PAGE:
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The great divide: as the makers of ‘Tales of the City’ can attest, a sizable gap remains between the lucrative gay market and advertisers and broadcasters By Betsy Sharke

As the makers of ‘Tales of the City’ can a

Before a recent episode of Picket Fences aired on CBS, network executives forced the producers of the quirky drama to tone down a scene in which two girls kissed. According to sources, the late alteration was made to appease nervous affiliates, who feared a reaction by equally nervous advertisers.
Such trepidation over gay and lesbian matters is not new, but for advertisers it is ironic. The homosexual market is one that many marketers, particularly those with high-end products, would love to tin-get. The average reader of the gay and lesbian magazine The Advocate, for example, is male, 38 years old, college educated and boasts a household income of at least $51,000. But despite such desirable demographics, advertisers have often pulled spots from programming that treads too closely to gay subjects because of what one agency buyer calls the fear of “stirring up middle America.”
By extension, broadcasters are increasingly sensitive about which gay issues will be acceptable to advertisers and which will not. Perhaps no example of this discomfort zone is more striking than Armistead Maupin’s Tales of the City, a six-hour miniseries currently in production in Los Angeles and San Francisco after years of false starts.
Maupin’s quintessentially American novel of life in San Francisco during the ’70s follows a tangle of gay and straight relationships. Tales is relatively innocent (a film version would likely earn a PG rating), and it’s being adapted by veteran TV writer Richard Kramer (best known for his thirty something scripts). But while Tales will be an anchor of fall programming for Channel 4 in Britain, when and where it will be shown in the U.S. is anyone’s guess.
The project was originally to be a 12-hour mini-series encompassing the first two books in Maupin’s six-novel series (Tales of the City is the first book). Funding was to be split between Britain’s Channel 4, which backed Academy Award-winning Howards End and The Crying Game, and a U.S. broadcaster. For two years, the producers, independent British film company Working Title (My Beautiful Laundrette) and U.S.-based Propaganda Films looked for American backers. Virtually all network, cable and public broadcasting outlets were contacted. None would sign onto the project, so Channel 4 decided to produce the first book alone. Recalls producer Antony Root, U.S. programming execs would say, “I think this material is absolutely wonderful, but . . . my advertisers, or management, or subscription department wouldn’t buy this. Nobody seems free to say, ‘Yeah, let’s do it.'”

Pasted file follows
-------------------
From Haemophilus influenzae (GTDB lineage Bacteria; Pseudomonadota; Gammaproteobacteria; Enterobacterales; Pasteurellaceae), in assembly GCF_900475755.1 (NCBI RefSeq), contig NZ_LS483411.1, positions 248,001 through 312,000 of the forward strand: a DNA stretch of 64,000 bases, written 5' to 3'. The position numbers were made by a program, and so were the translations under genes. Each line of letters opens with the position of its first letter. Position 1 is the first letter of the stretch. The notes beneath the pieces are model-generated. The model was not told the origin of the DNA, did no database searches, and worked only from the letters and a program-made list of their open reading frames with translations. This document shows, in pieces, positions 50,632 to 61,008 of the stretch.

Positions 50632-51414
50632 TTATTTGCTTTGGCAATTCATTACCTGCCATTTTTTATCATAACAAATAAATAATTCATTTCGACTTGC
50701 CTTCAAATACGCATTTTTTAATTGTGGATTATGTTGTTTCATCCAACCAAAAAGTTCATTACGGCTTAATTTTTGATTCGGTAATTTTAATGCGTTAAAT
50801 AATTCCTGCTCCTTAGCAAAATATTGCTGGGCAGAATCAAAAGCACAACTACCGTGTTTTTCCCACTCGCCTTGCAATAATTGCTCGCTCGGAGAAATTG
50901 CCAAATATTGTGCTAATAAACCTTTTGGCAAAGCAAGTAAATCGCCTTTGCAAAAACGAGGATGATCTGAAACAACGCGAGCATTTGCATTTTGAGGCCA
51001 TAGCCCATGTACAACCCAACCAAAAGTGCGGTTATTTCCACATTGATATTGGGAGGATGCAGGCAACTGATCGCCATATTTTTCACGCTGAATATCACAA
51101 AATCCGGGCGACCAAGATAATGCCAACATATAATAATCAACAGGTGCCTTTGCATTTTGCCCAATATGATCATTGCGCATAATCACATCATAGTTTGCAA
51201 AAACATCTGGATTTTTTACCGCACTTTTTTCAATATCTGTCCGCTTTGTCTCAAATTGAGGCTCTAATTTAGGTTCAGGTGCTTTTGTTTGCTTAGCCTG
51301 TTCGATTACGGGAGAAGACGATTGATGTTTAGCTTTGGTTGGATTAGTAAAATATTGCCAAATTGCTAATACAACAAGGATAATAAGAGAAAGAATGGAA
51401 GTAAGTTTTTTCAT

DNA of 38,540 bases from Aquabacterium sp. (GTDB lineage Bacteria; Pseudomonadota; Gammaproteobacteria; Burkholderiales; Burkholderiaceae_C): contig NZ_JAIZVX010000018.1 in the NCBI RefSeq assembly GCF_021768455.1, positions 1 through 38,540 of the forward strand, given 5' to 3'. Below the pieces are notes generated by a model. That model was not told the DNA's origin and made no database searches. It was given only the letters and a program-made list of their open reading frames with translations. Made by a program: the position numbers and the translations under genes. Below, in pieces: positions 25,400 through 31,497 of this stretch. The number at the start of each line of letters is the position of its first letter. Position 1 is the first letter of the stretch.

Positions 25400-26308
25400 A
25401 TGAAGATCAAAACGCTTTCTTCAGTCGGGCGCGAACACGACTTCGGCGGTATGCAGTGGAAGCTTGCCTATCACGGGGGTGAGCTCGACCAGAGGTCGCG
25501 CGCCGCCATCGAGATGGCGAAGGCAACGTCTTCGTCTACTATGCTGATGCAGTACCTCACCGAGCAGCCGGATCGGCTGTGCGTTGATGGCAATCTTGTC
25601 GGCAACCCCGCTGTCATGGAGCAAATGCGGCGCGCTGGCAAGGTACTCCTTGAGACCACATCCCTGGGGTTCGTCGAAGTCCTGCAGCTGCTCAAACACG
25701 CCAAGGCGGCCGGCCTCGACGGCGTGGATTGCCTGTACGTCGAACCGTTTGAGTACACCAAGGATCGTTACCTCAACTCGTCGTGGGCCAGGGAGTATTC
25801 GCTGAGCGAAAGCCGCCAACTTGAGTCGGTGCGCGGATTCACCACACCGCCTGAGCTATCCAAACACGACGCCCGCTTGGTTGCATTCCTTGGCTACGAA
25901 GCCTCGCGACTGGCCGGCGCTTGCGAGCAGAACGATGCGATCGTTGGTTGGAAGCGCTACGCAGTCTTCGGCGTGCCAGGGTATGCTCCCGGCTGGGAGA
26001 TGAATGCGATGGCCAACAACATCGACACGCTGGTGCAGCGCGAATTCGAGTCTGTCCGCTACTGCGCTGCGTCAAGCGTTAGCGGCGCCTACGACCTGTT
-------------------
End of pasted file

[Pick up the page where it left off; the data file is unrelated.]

Now negotiations in the U.S. have shifted simply to finding a broadcaster to air the program. The sticking point seems to be the underlying tone of acceptance that is typical of Maupin’s writing. Gay and straight characters are treated with the same even hand, as is the casual drug use of the period. “We are looking at a more innocent time,” says producer Alan Poul of the pre-AIDS story, “and because it is historically correct, it makes it politically incorrect. American television, unfortunately, is interested in political correctness when it comes to sexuality and drug use, although not at all when it comes to violence.”
Root believes programmers in the U.S. are over-reacting. “They may be second-guessing problems that don’t exist for their audience,” he says. Many media buyers seem to agree. Chuck Bachrach of Rubin Postaer & Associates points out that 60 Minutes’ recent report on gay parenthood received huge ratings. “It’s part of today’s world,” he says. “All of our clients have particular program guidelines, but we look at each individual show and the content to see if we should be there.”
In another twist, the current debate over gays in the military has made advertisers even more cautious, says Kaitlyn Considine, national advertising manager for The Advocate. “The people we’re talking to are holding back for the moment,” she says. “July 15 is the target date for Clinton to sign the executive order. Once it’s set in motion, I think the atmosphere will be more open.”
Another difficulty Considine has found in getting advertiser support is the number of closeted gay agency buyers. “There are some that really push it and others that are really nervous,” she says. “They worry that if they make a gay market suggestion, it will backfire on them.”
It is the same double standard Maupin himself found among high-level gay entertainment executives, some of whom suggested writing out the gay characters for TV. “Tales of the City begins with the premise that gay people are a part of life,” Maupin says. “My work has succeeded because it reflects the way people actually live.” Hollywood, on the other hand, he says, is always trying to smooth out the rough edges– whether or not the majority of its audiences agree.
Copyright Adweek L.P. (1993)